If you are passionate about cooking, you may be propelled by a vision of being the chef in your own restaurant. Although one driver may be the desire to be rich and famous, in most situations it is insufficient to create sustained success. However, if your reward is pleasing your patrons with great and beautiful experiences of the meals you prepare, this energy will drive you to overcome the many obstacles to thriving in the difficult and competitive restaurant business.
  3. Serving a cause: This cause/belief/endeavor inspires me to be the best I can be and to overcome any obstacles. The sense of purpose found in serving a cause that you see and believe to be bigger and lasting even beyond you is a powerful driver. Whether it is helping others in need, protecting what is dear to you and or working to change a policy, the vision of how you impact an outcome you strongly believe in provides tremendous power, resilience and enduring resourcefulness in overcoming resistance.
  4. Team spirit: I am driven by my team members and the future we are creating together. Whether in the context of sports, professions, or danger and war, the energy that derives from the mutuality and loyalty of working together as a team to overcome challenges can be more powerful than anything else. I am writing this article during the World Cup games. It is obvious that the enthusiasm and spirit of a team effort ultimately wins, even when the other side has the best soccer player in the world.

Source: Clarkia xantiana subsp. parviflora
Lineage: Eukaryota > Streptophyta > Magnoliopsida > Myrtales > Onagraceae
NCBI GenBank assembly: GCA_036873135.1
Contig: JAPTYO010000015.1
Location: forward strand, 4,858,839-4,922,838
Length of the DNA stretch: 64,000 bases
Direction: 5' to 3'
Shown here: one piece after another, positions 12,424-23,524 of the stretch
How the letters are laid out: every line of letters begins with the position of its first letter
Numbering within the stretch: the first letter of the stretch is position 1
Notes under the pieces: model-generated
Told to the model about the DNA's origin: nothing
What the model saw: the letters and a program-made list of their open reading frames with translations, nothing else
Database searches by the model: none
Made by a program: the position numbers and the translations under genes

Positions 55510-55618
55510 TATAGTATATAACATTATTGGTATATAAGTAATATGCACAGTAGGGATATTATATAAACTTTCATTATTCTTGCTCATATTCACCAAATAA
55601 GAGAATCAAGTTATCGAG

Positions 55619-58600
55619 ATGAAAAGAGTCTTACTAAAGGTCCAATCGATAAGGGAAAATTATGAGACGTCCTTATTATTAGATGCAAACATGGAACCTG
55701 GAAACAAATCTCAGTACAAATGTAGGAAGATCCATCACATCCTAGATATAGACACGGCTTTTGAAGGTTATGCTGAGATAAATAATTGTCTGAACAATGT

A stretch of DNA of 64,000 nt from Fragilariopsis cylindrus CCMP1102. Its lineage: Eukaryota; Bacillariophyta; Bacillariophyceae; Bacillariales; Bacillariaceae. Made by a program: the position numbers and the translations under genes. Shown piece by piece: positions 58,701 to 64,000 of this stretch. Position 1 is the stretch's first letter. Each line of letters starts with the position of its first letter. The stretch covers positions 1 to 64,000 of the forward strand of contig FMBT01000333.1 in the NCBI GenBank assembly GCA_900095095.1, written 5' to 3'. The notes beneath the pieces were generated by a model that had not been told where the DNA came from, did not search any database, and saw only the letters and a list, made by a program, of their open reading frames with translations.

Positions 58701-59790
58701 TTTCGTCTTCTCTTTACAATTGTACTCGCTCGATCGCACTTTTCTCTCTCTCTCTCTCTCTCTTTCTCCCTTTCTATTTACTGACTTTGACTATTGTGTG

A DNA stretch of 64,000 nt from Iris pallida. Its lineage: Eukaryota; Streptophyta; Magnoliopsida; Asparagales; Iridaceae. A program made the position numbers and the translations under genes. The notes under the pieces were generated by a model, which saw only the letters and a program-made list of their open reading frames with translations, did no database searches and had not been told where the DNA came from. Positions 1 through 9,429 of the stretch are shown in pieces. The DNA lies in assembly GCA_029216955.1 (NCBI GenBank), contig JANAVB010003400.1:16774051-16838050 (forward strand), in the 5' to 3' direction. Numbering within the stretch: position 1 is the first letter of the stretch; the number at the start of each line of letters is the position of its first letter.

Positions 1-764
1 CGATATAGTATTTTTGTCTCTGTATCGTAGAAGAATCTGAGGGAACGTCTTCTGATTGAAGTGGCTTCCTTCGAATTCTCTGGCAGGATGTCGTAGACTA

5. Structure of support: My environment offers supporting tools and creates accountability that reinforce our goals and objectives. In the business context, this driver is a critical element. Since corporate leaders and teams forever grapple with competing priorities and the tyrannical pressures of what often are totally unimportant matters masquerading as highly urgent, the environment, the management cadence, tools and processes all must be designed to reinforce what truly matters and to support and enable the core mission. In the corporate settings, drivers #4 and #5 very much need each other.

As you reflect on these five fuels, consider that you can be driven by the urgency of escaping point A because of pain and fear, and you can be driven by the compelling pull of point B when it is framed as a vision, a dream and the mastery you imagine. Ideally you renew and update what fuels your effort so that you can overcome resistance. Finally, in most situations you must combine multiple drivers, even all five of them, to realize your vision and reach mastery.

Now it's your turn. Turn the key. Discover what mastery are you building and what drives your success in overcoming resistance. Working to build critical readiness for mastery is a fantastically rewarding and meaningful journey. Then, when mastery dramatically elevates what you do in one of the special miracles of living, you will rejoice in the exalted dance of attainment as the domain you were seeking express itself through you.

© Aviv Shahar